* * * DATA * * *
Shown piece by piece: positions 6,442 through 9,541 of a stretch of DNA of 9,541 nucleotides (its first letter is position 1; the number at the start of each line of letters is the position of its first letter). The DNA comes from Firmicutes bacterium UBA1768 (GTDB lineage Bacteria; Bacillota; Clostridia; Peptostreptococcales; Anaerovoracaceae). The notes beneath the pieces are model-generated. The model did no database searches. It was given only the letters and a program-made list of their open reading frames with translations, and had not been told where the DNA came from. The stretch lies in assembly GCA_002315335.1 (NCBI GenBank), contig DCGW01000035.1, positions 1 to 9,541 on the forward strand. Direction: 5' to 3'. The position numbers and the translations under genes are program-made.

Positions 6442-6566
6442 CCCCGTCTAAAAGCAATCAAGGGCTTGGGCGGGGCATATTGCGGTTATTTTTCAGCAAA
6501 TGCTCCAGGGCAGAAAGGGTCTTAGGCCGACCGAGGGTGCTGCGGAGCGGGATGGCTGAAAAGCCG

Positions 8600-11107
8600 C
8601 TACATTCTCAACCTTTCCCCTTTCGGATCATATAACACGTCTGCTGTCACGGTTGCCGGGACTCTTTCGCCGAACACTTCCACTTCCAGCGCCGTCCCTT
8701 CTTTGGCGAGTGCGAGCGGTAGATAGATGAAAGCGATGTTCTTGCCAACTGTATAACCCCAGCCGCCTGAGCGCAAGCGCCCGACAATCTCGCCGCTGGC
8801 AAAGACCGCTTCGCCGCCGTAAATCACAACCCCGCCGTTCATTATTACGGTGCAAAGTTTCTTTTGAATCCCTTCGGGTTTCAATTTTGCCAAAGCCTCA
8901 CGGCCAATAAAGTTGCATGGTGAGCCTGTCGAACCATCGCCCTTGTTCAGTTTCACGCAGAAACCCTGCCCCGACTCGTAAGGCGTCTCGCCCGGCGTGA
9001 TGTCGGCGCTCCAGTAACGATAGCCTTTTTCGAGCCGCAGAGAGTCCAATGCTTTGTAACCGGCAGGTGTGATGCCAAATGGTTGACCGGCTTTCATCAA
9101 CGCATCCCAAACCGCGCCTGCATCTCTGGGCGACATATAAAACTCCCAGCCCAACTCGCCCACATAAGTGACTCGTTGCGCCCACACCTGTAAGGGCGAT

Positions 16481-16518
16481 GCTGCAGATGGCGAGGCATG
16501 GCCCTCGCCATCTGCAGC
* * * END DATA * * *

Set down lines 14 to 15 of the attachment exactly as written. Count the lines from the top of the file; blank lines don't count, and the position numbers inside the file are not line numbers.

16481 GCTGCAGATGGCGAGGCATG
16501 GCCCTCGCCATCTGCAGC